90% of Life is Showing Up

There is an old saying most often attributed to Woody Allen that “90% of life is showing up.” Actually, it turns out that the number is somewhere between 75 and 90, depending on the recollection of the person reciting the quote, but either way, the balance of life is about following up. Allen’s point is a good one. Just get involved, make the call, or introduce yourself. The results will astonish you. In fact, once you take the initiative, momentum alone can drive you toward your goal.

Where many of us falter, however, is in the follow-up. We expect to be rewarded for our risk taking, not realizing that success is the product of both good ideas and great execution. That execution requires you to be one part relentless telemarketer (in the most respectful way, of course), one part super cheerleader (without the pom-poms) and one part Zen master (to control the anxiety), all of which are contrary to traditional legal training. Even the most successful among us get rejected the first few times we attempt something. That rejection is usually not a reflection of the merits of an idea or strategy. More often, it is simply a function of poor timing. If someone sends you a letter thanking you for your resume and advising that there are presently no openings, it is very possible that there really are no openings. Our collective instinct is to assign another meaning to that message and consider it a negative judgment on our qualifications. Next time, considering following up with a thank you note and check back in a few months. The great follow-up balancing act is to control the urge to call or e-mail someone ten times per day, but fight the complacency of making contact once and giving up. Here are some tips to manage the follow-up process.

Establish a schedule
Between classes or billable hours, you must schedule items you need to complete. To-do lists are fine, but I would suggest using an electronic calendaring system of some sort with reminders. If you speak with someone about a job or client development opportunity, add a follow-up e-mail or phone call to your calendar. It could be a month, it could be six, just keep in touch.

Be polite
When calling someone, ask whether the timing is convenient. If not, thank them and end the call. If they have a minute, take it, but not much more. Learning about the person you are calling is also a courteous gesture. Be sure to understand his or her business/practice area (a Google search should suffice) and try to find some memorable common ground (something as simple as practicing in the same city may work, but being alumni of the same school or residents of the same town is ideal). The key is to be yourself in the most positive way that you can while relating to the person you are contacting on both a professional and personal level.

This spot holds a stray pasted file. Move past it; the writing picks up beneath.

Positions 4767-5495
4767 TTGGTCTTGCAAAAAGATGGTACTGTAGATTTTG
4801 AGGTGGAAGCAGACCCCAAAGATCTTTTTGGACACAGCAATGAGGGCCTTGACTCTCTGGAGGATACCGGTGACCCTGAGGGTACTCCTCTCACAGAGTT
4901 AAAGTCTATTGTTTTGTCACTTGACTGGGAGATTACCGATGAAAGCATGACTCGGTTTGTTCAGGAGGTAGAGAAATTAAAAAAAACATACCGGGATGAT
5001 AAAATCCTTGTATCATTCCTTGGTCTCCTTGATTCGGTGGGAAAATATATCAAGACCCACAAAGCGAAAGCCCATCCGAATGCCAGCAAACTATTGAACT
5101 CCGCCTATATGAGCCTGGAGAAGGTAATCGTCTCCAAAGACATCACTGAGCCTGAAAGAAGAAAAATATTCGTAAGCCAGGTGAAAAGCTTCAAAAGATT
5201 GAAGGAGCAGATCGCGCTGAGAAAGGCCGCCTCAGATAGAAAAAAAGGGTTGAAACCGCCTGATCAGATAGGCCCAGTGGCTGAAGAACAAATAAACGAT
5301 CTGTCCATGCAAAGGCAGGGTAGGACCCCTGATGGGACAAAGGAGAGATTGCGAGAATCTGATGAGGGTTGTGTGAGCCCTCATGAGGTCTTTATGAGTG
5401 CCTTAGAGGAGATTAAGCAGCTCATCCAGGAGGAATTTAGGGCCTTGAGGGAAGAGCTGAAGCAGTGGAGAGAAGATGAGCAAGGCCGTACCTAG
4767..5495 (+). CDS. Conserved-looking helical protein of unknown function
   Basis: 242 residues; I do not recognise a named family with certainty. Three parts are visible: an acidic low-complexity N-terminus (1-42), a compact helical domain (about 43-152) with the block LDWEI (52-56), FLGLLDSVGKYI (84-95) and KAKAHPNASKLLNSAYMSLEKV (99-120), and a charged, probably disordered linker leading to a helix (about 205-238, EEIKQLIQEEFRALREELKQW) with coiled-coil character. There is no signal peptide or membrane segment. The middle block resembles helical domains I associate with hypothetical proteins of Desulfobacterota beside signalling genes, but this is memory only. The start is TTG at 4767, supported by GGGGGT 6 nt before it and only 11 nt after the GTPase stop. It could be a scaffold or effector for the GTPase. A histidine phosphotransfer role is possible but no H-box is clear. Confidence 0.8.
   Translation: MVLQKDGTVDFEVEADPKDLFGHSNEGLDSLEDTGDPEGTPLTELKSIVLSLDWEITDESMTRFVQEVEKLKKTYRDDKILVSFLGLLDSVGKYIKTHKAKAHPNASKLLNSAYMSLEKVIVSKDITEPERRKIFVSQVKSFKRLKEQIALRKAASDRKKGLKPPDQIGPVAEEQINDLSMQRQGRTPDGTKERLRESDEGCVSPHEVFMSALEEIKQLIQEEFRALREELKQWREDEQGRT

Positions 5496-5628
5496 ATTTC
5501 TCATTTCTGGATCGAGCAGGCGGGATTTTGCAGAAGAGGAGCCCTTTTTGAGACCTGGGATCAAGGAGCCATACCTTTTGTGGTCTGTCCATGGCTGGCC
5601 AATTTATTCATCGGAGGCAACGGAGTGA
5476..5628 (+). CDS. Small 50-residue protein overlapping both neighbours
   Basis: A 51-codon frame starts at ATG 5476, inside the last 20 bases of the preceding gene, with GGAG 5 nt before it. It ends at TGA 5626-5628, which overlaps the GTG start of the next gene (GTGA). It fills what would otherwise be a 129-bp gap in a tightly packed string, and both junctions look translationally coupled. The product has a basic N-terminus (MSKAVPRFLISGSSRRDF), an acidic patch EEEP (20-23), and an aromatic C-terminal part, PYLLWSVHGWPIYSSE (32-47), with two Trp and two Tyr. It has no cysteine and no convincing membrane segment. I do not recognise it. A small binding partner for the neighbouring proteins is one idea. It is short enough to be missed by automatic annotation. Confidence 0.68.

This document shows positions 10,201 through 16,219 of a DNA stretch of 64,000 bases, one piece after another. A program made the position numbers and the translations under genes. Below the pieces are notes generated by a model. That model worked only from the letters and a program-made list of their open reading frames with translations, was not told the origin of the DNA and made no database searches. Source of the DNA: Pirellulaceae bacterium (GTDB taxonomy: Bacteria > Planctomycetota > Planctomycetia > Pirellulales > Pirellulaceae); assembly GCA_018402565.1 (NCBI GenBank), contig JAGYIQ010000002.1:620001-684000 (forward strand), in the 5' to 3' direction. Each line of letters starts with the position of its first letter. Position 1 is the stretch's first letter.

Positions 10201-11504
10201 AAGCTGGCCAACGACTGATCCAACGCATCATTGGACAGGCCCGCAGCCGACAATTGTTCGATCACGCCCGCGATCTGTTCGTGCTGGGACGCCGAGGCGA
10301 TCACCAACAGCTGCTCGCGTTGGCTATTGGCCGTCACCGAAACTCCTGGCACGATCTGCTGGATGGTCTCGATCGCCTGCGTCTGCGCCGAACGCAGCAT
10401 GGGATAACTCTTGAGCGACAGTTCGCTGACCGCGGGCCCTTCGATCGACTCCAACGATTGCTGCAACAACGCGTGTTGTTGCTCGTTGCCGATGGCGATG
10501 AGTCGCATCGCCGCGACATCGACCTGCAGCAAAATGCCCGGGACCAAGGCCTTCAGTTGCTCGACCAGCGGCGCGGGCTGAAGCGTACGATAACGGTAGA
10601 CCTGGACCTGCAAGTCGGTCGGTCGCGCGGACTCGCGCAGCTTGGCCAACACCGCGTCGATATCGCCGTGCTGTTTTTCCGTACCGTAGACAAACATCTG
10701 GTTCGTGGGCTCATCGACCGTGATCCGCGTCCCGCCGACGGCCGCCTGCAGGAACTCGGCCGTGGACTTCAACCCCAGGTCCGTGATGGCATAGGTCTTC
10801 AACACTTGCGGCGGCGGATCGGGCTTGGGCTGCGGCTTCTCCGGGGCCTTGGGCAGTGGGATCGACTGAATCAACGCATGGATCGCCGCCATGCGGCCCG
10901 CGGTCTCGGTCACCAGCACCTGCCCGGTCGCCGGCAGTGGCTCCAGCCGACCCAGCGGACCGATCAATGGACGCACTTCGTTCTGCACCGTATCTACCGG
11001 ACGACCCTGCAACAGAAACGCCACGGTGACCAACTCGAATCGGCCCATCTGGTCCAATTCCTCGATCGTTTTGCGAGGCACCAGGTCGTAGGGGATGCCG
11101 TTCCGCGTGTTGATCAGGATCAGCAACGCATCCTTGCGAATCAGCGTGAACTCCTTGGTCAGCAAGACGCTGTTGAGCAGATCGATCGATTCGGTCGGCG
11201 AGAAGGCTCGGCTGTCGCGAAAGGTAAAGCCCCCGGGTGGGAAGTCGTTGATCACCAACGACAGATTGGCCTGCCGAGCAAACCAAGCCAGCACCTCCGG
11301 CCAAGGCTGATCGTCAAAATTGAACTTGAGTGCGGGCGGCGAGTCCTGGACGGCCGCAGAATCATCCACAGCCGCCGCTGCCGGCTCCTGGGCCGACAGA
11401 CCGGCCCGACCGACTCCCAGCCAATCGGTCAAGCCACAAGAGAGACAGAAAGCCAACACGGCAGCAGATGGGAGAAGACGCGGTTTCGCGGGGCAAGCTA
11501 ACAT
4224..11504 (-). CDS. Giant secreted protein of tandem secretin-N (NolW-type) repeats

Be succinct
Once you find common ground, get to the point. Chitchat is fine, but your goal is to follow up on whatever you original request may have been. Your contact knows you are calling out of the blue for a specific reason and is giving you an opportunity to share it. Take the opportunity and run. Describe exactly what you are following up on and why it is important for him or her to consider.

Be resilient
If (when) you get rejected, don’t over-analyze that judgment. The best action you can take is to send a thank you note and move forward. Immediately follow up with the next person on your list. You will eventually speak with someone at a time that is convenient for him or her, and who has a sincere interest in what you are discussing.

Evaluate your performance
Although it is a mistake to criticize yourself for rejection, the great achievers and connectors use it as a chance for personal evaluation. Have you mastered your pitch? Is your tone authoritative? Be honest.

In the end, the key is to follow up in a way that demonstrates thoughtful commitment to the issue, but flexible understanding of the circumstances surrounding that level of contact. You already get 90% for showing up, work for the extra 10% and you will be handsomely rewarded.

Source: The National Law Journal, The Other 10% of Life
Ari Kaplan / Special to NLJ.com, April 14, 2008